NETIZENS in Thailand and Japan yesterday reacted with shock and grief to news that a Thai teenager had been found dead after disappearing from his Tokyo hotel room two days ago.
The cause of 14-year-old Tien Sukanonsawat’s death remains a mystery as his mother, Yuwajitra Watchara-arpa, publicly declined to reveal it. She wrote on her Facebook yesterday that her son had died from an “unexpected accident”.
The mother thanked everybody for helping find her son, but also asked for privacy, saying the family will not answer any queries or contacts. Her revelation ended hours of searching for Tien, who was last seen in a hotel security footage leaving his room in night clothes and hotel slippers at 11.35pm on Monday.
Tien was reportedly sharing a room with a sibling, while his parents were in another room. CCTV footage showed the boy leaving his hotel room on the fifth floor and walking towards an elevator.
The family, who own a major hotel in Surat Thani, had just checked into the Tokyo hotel on Monday afternoon for a holiday. The mother had initially posted a plea on Facebook, calling for help in locating her missing son, saying she had received excellent cooperation from the hotel, but was afraid that he had been kidnapped or had an accident.
She also filed complaints with the Japanese police and alerted the Thai Embassy in Tokyo.
The mother’s call for help went viral and was shared at least 7,100 times, as well as receiving more than 8,000 comments from Thai netizens in both Thailand and Japan. Thai expats in Japan spread the news, with some translating the message into Japanese.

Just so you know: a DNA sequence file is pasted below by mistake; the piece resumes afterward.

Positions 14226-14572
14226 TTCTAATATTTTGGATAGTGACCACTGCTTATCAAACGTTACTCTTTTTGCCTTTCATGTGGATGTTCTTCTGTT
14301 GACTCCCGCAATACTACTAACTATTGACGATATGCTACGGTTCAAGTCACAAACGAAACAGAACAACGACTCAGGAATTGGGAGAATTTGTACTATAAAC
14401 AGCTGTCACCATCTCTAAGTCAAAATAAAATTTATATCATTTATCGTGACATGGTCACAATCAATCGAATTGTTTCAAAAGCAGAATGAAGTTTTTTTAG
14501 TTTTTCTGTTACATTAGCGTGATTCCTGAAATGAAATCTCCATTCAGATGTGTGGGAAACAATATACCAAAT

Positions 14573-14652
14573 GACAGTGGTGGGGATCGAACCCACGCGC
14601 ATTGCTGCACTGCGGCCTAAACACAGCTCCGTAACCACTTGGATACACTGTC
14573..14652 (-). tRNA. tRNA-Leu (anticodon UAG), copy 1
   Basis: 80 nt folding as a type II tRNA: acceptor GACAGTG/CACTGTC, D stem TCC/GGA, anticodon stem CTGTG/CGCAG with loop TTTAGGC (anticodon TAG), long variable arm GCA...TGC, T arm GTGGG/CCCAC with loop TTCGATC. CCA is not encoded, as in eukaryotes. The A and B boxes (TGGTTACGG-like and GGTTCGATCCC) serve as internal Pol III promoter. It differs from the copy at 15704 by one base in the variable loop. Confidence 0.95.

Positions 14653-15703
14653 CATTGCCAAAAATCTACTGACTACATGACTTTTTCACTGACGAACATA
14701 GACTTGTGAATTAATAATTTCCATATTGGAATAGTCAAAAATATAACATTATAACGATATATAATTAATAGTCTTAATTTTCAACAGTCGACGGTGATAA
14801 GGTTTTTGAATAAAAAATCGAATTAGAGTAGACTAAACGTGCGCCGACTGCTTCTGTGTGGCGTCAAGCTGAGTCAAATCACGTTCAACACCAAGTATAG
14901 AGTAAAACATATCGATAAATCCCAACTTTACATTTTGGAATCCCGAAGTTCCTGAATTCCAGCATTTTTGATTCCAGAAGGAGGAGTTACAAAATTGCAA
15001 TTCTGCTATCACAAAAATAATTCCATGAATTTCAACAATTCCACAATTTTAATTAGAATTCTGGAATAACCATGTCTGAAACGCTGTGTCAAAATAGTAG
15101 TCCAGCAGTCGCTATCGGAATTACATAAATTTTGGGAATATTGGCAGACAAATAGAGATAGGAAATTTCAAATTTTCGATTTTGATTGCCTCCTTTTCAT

However, supporters awoke yesterday to news that Tien had been found dead, with thousands of condolences poured into the mother’s Facebook page.
Facebook user Teeraponl Pumchuang detailed the possible cause of the boy’s death and his post was shared widely, but was denied by the mother.
The Foreign Ministry, meanwhile, revealed it had been informed about the boy’s death and that Thai Embassy officials were helping the family to arrange a funeral and bring the body back home.
Tien was described by staff of his family’s hotel, the Diamond Plaza Hotel, as well-mannered and polite to everybody. “As the family was leaving the hotel to take a flight to Japan, Tien greeted all the staff and even bid the security guards goodbye with a ‘wai’,” a staff member said. Some family acquaintances told a reporter that the Sukanonsawat family was very close and always did things together.